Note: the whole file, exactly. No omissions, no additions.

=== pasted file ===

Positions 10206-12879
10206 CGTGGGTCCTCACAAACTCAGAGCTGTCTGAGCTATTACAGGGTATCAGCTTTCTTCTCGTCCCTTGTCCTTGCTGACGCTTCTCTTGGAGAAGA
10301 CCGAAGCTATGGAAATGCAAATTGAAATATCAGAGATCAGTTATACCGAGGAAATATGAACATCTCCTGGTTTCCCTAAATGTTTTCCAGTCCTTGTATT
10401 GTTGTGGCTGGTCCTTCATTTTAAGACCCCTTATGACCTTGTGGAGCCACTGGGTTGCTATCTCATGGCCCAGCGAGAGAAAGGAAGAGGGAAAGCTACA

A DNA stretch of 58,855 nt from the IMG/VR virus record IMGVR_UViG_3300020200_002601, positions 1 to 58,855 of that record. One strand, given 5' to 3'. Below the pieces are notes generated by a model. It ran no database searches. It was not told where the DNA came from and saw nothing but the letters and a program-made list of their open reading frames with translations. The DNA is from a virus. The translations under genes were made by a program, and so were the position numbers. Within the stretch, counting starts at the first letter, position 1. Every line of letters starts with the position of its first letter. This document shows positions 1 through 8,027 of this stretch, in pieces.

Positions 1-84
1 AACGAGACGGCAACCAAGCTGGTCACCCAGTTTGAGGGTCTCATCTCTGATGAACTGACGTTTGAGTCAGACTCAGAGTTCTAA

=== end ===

Positions 10206-12879
10206 CGTGGGTCCTCACAAACTCAGAGCTGTCTGAGCTATTACAGGGTATCAGCTTTCTTCTCGTCCCTTGTCCTTGCTGACGCTTCTCTTGGAGAAGA
10301 CCGAAGCTATGGAAATGCAAATTGAAATATCAGAGATCAGTTATACCGAGGAAATATGAACATCTCCTGGTTTCCCTAAATGTTTTCCAGTCCTTGTATT
10401 GTTGTGGCTGGTCCTTCATTTTAAGACCCCTTATGACCTTGTGGAGCCACTGGGTTGCTATCTCATGGCCCAGCGAGAGAAAGGAAGAGGGAAAGCTACA

A DNA stretch of 58,855 nt from the IMG/VR virus record IMGVR_UViG_3300020200_002601, positions 1 to 58,855 of that record. One strand, given 5' to 3'. Below the pieces are notes generated by a model. It ran no database searches. It was not told where the DNA came from and saw nothing but the letters and a program-made list of their open reading frames with translations. The DNA is from a virus. The translations under genes were made by a program, and so were the position numbers. Within the stretch, counting starts at the first letter, position 1. Every line of letters starts with the position of its first letter. This document shows positions 1 through 8,027 of this stretch, in pieces.

Positions 1-84
1 AACGAGACGGCAACCAAGCTGGTCACCCAGTTTGAGGGTCTCATCTCTGATGAACTGACGTTTGAGTCAGACTCAGAGTTCTAA